The primary outcome measures of interest were (a) prevalence (proportion) of laboratory confirmed dengue infection among clinically suspected patients in hospital/laboratory based or community-based studies, (b) seroprevalence of dengue in the general population and (c) case fatality ratio among laboratory confirmed dengue patients. The diagnosis of acute dengue infection among the clinically suspected patients was based on any of the following laboratory criteria: (a) detection of non-structural protein-1 (NS1) antigen, (b) Immunoglobulin M (IgM) antibodies against dengue virus (c) haemagglutination inhibition (HI) antibodies against dengue virus, (d) Real-time polymerase chain reaction (RT-PCR) positivity or (e) virus isolation. Seroprevalence of dengue was based on detection of IgG or neutralizing antibodies against dengue virus. Studies providing prevalence (proportion) of laboratory confirmed dengue infection among clinically suspected patients were classified into (a) hospital/laboratory-based surveillance studies and (b) outbreak investigations or hospital/laboratory-based surveillance studies when the outbreak was ongoing in the area, as mentioned in the original research paper. Studies regarding outbreak investigations considered an increase in number of reported cases of febrile illness in a geographical area, as the criteria for defining an outbreak. The outbreak investigations included one or more of the following activities: active search for case-patients in the community, calculation of attack rates for suspected case-patients, confirmation of aetiology and entomological investigations. For the case fatality ratio, the numerator included reported number of deaths due to dengue and denominator as laboratory confirmed dengue patients.

Our secondary outcomes of interest were the following: (a) proportion of primary and secondary infections among the laboratory confirmed dengue patients. This classification was made based on the information about dengue serology provided in the paper. Primary dengue infection was defined as acute infection, as indicated by qualitative detection of NS1 antigen, and/or IgM or HI antibodies or RT-PCR positivity and absence of IgG antibodies against dengue virus. A case of acute infection as defined above, in presence of IgG antibodies, was considered as secondary dengue infection [2,13,14]. Some of the studies used the ratio of IgG to IgM antibodies as the criteria for differentiating primary and secondary infections [14]; (b) distribution of predominant and co-circulating dengue virus serotypes; (c) proportion of severe dengue infections based on WHO 1997 or WHO 2009 criteria [1,2]. The category of severe dengue infection included patients with DHF and DSS as per the WHO 1997 classification as well as severe dengue infections classified as per the WHO 2009 classification and (d) cost of illness, which included reported direct and indirect costs associated with dengue hospitalization.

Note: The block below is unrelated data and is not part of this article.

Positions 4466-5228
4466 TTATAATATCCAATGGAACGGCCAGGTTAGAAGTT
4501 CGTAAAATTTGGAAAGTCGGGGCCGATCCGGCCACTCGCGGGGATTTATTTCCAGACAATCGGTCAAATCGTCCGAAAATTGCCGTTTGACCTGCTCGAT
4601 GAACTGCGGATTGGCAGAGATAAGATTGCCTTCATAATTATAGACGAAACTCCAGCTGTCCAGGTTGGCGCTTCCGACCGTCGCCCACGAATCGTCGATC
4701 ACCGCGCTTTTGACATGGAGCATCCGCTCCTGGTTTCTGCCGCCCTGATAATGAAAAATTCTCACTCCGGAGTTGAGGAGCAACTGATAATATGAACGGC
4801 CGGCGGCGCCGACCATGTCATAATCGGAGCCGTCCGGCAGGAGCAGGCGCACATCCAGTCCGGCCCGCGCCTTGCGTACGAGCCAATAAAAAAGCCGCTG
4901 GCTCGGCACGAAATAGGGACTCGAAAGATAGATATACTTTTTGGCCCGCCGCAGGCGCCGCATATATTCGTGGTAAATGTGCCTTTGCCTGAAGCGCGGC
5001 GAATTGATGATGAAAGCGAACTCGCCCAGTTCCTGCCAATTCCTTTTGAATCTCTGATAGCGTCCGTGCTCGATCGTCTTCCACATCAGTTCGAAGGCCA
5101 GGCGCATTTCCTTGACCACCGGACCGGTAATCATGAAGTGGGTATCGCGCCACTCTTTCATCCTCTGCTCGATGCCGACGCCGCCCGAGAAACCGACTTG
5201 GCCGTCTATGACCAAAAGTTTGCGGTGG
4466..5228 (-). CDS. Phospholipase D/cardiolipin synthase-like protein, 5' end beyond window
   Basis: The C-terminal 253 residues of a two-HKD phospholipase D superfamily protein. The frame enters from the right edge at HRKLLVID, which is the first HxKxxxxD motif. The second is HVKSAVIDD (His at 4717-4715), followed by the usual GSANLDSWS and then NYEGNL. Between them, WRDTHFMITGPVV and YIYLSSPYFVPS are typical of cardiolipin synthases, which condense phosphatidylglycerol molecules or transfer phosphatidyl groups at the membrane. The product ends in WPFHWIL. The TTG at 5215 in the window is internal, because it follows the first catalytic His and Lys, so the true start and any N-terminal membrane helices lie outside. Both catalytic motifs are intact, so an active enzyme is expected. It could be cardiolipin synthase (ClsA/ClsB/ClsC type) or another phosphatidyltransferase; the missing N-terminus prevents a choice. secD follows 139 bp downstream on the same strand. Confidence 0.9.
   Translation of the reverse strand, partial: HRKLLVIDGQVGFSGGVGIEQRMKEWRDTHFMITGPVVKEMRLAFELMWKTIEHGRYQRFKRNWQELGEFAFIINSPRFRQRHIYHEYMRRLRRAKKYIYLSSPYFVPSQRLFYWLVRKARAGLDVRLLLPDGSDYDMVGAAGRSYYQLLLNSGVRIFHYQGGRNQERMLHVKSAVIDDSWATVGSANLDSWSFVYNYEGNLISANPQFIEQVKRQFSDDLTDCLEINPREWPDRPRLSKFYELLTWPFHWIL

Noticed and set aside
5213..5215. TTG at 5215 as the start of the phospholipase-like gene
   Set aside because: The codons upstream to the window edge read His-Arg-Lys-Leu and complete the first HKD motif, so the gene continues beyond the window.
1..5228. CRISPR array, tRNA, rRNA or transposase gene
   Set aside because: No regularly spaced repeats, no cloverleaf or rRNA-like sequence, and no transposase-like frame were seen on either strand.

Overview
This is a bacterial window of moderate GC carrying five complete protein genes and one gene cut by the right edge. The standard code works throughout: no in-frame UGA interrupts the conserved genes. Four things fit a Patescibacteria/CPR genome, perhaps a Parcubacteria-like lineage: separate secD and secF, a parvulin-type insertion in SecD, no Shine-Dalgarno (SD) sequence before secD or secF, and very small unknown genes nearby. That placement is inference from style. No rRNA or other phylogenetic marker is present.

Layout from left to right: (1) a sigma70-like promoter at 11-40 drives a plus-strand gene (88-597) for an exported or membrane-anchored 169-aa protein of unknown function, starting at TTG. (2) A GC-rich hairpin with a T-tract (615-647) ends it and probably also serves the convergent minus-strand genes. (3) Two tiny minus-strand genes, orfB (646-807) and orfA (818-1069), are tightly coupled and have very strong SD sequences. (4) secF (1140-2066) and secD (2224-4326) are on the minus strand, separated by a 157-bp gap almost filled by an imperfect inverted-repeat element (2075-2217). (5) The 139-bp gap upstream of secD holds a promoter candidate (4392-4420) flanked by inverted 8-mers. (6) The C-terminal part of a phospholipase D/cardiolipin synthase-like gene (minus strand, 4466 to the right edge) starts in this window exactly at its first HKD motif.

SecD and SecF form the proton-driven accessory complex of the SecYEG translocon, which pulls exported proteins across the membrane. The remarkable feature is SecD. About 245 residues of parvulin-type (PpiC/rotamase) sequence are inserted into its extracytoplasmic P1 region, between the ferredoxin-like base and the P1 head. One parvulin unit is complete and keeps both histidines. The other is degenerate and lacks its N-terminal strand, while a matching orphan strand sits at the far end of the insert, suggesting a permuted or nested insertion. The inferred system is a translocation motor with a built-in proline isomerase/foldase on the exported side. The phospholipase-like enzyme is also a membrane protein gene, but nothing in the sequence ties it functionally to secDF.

Risk of bias

The risk of bias was assessed using a modified Joanna Briggs Institute (JBI) appraisal checklist for studies reporting prevalence data [15] and essential items listed in the Strengthening the Reporting of Observational Studies in Epidemiology (STROBE) checklist [16]. The criteria for assessing bias primarily included methods for selecting participants, methods for laboratory testing, and outcome variables (Supplementary file S2 Appendix).

Statistical analysis

We conducted quantitative synthesis to derive meta-estimates of primary and secondary outcomes (severity of disease and primary/ secondary infections) and qualitative synthesis to describe the serotype distribution and economic burden due to dengue. We followed Meta-analysis of Observational Studies in Epidemiology (MOOSE) guidelines [17]. For each study, primary outcomes (prevalence of acute infection, seroprevalence and CFR) were summarized as proportion and their 95% confidence intervals were computed. We used logit and inverse logit transformations for variance stabilization of proportions [18]. Binomial–Normal mixed effects regression model was used to estimate the pooled proportion of dengue infections. Forest plots were used to display pooled estimates. Heterogeneity was tested using likelihood ratio test. Funnel plots with logit prevalence on x-axis and standard errors on y-axis and Egger’s test were used to evaluate publication bias. Independent variables potentially associated with the prevalence of laboratory confirmed dengue were included as fixed-effects in univariate and multivariate binomial meta-regression models. P <0.05 was considered statistically significant. Sensitivity analysis was carried out by leaving out one study at a time in the order of publication to check for consistency of pooled estimates. Analyses were performed in the R statistical programming language using the ‘metafor’ package [19,20].